A bit of a departure for Dickens, Bleak House sports two distinct narrators and narration styles: a third-person omniscient, presenting the story in present tense, and a first-person limited, recounting portions of the tale in past tense.
Surprisingly, Dickens delivers a far more engaging narrative using the latter voice, a young woman named Esther Summerson, bringing a genuine feminine touch and an almost Austenian quality to the work. The style feels natural, and, unlike many other instances in Dickens’s novels, the primary female protagonist seems like a “real woman.“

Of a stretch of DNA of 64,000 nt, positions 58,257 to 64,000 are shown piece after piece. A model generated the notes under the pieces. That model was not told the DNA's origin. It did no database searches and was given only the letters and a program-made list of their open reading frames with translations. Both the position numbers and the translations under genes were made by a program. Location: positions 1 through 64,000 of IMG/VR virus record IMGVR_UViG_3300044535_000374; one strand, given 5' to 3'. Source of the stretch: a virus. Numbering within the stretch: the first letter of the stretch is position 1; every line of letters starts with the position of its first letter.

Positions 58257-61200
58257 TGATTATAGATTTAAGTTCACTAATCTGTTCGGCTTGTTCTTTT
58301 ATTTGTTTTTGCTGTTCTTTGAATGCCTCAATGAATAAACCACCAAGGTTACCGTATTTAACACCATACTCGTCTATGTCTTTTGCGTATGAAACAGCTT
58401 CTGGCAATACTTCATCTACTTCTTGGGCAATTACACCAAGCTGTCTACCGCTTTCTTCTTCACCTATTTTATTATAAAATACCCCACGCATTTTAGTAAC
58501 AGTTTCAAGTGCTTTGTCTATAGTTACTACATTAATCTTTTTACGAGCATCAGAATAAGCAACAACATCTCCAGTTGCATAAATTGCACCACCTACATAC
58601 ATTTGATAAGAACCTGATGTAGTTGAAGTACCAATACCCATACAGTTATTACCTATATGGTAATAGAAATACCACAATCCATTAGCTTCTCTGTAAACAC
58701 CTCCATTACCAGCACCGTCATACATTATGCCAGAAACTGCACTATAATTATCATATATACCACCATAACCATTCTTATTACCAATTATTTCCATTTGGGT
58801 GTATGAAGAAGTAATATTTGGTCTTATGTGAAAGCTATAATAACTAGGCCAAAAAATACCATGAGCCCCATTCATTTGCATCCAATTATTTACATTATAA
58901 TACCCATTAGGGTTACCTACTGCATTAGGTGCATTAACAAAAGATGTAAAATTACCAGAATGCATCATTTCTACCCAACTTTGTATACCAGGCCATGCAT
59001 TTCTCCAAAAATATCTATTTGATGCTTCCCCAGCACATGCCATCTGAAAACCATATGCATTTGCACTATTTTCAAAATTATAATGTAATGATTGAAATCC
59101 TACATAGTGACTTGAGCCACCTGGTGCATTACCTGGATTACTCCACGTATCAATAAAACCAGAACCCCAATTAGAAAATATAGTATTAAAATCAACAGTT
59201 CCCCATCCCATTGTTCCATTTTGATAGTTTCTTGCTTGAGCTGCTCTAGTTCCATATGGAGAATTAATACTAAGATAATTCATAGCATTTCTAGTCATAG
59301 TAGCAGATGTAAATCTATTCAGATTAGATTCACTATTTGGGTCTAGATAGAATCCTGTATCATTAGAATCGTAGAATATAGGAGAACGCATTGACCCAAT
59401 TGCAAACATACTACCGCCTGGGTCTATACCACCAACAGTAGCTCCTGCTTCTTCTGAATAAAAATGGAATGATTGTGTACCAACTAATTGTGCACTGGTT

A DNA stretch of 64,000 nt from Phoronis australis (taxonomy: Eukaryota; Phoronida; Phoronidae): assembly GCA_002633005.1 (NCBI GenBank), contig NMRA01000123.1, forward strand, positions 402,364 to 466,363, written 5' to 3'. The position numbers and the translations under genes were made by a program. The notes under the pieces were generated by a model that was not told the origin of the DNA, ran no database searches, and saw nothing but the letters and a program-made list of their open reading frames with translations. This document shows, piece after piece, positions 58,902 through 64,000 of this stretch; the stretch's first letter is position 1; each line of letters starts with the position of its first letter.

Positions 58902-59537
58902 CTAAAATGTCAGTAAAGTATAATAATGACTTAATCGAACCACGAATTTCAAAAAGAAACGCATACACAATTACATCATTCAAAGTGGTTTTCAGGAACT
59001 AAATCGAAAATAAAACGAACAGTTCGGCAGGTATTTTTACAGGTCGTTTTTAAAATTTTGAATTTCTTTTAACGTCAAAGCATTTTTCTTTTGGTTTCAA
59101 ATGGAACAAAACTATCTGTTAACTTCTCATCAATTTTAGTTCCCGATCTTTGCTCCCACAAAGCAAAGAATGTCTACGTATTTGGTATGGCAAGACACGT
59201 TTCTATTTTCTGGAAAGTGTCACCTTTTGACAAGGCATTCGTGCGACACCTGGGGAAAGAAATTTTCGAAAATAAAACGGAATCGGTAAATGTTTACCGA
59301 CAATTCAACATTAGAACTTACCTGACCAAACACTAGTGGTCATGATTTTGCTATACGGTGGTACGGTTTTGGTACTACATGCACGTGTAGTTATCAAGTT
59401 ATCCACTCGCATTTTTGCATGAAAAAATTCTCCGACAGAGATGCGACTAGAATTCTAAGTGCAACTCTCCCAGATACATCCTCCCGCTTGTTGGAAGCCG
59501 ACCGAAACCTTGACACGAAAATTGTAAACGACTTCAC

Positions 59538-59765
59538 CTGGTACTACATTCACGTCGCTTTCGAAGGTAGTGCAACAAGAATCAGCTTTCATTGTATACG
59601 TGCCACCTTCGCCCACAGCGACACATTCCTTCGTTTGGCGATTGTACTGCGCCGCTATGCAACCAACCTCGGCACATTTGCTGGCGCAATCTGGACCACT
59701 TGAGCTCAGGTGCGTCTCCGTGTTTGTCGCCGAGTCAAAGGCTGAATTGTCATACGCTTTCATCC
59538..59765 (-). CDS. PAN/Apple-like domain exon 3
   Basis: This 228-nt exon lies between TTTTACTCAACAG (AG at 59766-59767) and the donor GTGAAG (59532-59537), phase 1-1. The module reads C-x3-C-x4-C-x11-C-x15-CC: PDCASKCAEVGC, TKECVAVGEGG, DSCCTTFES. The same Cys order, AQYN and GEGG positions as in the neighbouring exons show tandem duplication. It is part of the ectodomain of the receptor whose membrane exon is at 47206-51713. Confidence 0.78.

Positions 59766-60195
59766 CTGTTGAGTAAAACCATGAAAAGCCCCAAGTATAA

By contrast, the omniscient third person, while not that far from Dickens’s usual style, reads unusually overly descriptive and dull (though the acerbic tone employed throughout, intended to skewer the British court system and politics of the time, is good for a few laughs). These tendencies of excess and drollness, however, eventually bleed into Esther’s narrative, resulting in a climax and epilogue, which should have taken no more than fifty pages, ballooning to three times that number.
It’s a fine novel, but far from the upper echelon of Dickensian canon.
(This review originally published on this site as part of Cole Powell’s 2019 Reading List.)